During the past week, many of my fellow American following me here have asked me about Obamacare (the Affordable Care Act), so I decided to do an info post with some of the general information about the upcoming changes to health care. The official government website for this legislation is a bit of a mess to navigation and, while I appreciate trying to give uninsured Americans all the information about this new law, it’s a little bit of data overload. For COMPLETE and SPECIFIC information about how this law will effect you, I suggest going to Healthcare.gov. This post is meant as introduction with general information which, frankly, the Obama administration has done a poor job of conveying to the American public … unless, of course, Obama’s Tumblr reblogs this.. then…forget I mentioned it.
Who does this law effect?
Americans who are currently uninsured or those who are currently buying their coverage directly from insurance providers.
What if I have health insurance through my job? How does it effect me?
First of all, lucky you for having a job that provides health insurance. You can pretty much stop reading this post and go reblog more cat gifs because this law will not change a damn thing in your life.
Okay, so I need some basic info on what kind of coverage I can get…
Health insurance providers will break down coverage into five categories: Catastrophic, Bronze, Silver, Gold and Platinum. The difference between the categories is mainly how much you will pay out of pocket for insurance with, the Platinum category having the most expensive monthly rate and Catastrophic category being the least expensive monthly rate. Most of these categories have subsidies to help pay for these monthly premiums if you qualify.
Great. Catastrophic is the cheapest … SIGN ME UP!
Hold on. The catastrophic plan comes with more restrictions than the other plans. First, you will only qualify for this plan if you are under 30 or if you have a limited income (if you make too much to qualify for medicare, but not enough to pay monthly premiums of other plans). Also, a catastrophic plan generally requires you to pay all of your medical costs up to a certain amount, usually several thousand dollars. However, 3 primary care visits per year and some limited preventive care is covered by the plan with no out of pocket cost to you.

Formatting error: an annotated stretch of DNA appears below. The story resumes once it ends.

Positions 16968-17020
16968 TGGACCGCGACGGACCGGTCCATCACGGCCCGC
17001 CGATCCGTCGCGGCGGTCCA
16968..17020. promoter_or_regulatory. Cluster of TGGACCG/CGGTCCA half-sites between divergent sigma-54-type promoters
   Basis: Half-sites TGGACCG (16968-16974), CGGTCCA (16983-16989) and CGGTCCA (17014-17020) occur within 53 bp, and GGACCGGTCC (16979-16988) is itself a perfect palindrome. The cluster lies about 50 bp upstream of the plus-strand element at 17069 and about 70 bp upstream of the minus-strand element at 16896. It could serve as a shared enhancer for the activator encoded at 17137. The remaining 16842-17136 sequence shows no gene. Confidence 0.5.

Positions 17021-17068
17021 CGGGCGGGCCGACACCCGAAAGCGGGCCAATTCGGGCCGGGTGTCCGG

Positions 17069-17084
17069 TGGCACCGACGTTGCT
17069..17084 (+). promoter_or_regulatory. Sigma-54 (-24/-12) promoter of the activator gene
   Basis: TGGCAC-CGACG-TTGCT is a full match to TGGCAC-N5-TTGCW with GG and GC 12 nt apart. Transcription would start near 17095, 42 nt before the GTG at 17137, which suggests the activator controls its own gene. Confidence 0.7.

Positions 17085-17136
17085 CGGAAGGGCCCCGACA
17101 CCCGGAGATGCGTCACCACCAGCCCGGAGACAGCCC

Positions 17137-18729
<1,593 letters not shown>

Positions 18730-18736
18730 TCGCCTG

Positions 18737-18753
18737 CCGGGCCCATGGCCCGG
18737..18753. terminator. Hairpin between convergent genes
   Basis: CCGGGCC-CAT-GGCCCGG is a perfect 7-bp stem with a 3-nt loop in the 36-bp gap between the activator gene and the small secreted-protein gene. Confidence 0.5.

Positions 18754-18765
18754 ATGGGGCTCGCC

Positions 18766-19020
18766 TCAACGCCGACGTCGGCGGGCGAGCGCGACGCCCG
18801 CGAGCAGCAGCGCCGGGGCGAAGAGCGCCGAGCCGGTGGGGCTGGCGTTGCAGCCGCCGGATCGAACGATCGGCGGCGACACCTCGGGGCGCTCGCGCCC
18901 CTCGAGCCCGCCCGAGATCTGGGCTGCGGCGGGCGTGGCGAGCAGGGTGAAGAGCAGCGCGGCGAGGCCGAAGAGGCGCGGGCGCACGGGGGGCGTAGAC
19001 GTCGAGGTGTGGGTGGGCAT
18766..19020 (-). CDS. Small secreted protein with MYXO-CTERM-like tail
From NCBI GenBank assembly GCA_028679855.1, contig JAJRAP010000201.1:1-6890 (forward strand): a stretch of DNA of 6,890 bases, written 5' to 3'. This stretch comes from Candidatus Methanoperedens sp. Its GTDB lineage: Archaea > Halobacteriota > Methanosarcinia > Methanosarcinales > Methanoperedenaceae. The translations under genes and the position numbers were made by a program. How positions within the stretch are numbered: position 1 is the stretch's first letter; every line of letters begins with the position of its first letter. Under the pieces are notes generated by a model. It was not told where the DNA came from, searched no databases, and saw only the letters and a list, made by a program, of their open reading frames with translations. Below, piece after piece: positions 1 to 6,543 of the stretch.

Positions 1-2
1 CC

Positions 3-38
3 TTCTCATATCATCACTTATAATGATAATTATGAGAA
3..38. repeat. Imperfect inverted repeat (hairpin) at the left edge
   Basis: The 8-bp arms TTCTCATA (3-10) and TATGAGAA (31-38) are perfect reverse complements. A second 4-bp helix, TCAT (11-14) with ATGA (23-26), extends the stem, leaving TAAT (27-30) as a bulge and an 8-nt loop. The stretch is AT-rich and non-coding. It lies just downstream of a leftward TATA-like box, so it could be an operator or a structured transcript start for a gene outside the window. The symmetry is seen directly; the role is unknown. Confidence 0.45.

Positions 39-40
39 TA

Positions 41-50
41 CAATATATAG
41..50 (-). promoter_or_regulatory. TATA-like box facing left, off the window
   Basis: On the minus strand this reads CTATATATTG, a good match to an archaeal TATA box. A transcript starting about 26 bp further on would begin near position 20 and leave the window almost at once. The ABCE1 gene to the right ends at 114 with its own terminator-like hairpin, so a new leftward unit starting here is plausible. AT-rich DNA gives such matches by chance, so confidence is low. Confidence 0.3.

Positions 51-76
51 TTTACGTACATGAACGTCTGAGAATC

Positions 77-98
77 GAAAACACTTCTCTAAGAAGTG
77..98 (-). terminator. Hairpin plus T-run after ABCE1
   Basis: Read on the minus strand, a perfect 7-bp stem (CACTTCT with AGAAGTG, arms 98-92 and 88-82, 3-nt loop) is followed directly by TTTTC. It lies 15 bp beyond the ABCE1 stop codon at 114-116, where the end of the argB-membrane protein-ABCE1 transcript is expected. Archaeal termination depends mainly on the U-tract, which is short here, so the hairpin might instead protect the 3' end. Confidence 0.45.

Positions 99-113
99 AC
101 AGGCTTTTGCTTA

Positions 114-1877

So, I’ve decided on a plan, what exactly does it cover?
By law, all categories must cover the following essential health care: ambulatory patient services; emergency services; hospitalization; maternity and newborn care; mental health and substance use disorder services, including behavioral health treatment; prescription drugs; rehabilitative and habilitative services and devices; laboratory services; preventive and wellness services and chronic disease management; and pediatric services, including oral and vision care.
But…how do I pay for this? I need a little help. The premiums are still too high.
Well, if you are an individual making between $11,490 to $45,960 a year, then you will qualify for tax subsidies to help shoulder the monthly costs. Tax subsidies are also available for families. Visit Healthcare.gov for specific income ranges. It depends on how large your family is.
I think I make less than $11,000… what now?
You may qualify for your State’s medicare program which offer no cost or low cost coverage. Medicare is also expanding in certain States, so I’d advise you to check with your State’s medicare website.
Blerg, I don’t want to enroll in any healthcare plan. I know it’s mandatory but… come at me, government…
There is a penalty to those who do not enroll in any healthcare plan. The fee in 2014 is 1% of your yearly income or $95 per person for the year, whichever is higher. The fee increases every year. In 2016 it is 2.5% of income or $695 per person, whichever is higher. And, of course, if you get into some car accident or become sick, you’ll have to pay for all of your healthcare yourself. Good luck with that.
How do I get the ball rolling on this?
Starting on October 1, 2013, health care exchanges will be open so you can sign up and see EXACTLY how much healthcare plans will cost and if you qualify for subsidies. Once you sign up for coverage, your insurance will kick in starting January 1, 2014. Open enrollment ends on March 31, 2014. If you haven’t signed up for coverage by this deadline, you won’t be able to get health coverage through the Marketplace until the next annual enrollment period, unless they have a qualifying life event. Also, if you haven’t signed up for health coverage by deadline, you’ll be subjected to the penalty (see above).
Great, I need more information, where can I find it?.
Many states have their own websites with specific information for their residents. General information can be found at Healthcare.gov. Here are States that have their own websites for the Affordable Care Act.
District of Columbia
If you do not see your State listed here, you can apply for coverage at the federal government’s official website over here.
Wow, this post is useful. Why are your other posts so useless…
Hey, now. I love Canadian cop dramas, okay! I just hope this helps some of you. This is my attempt at being Bill Clinton, honorary secretary of explaining stuff.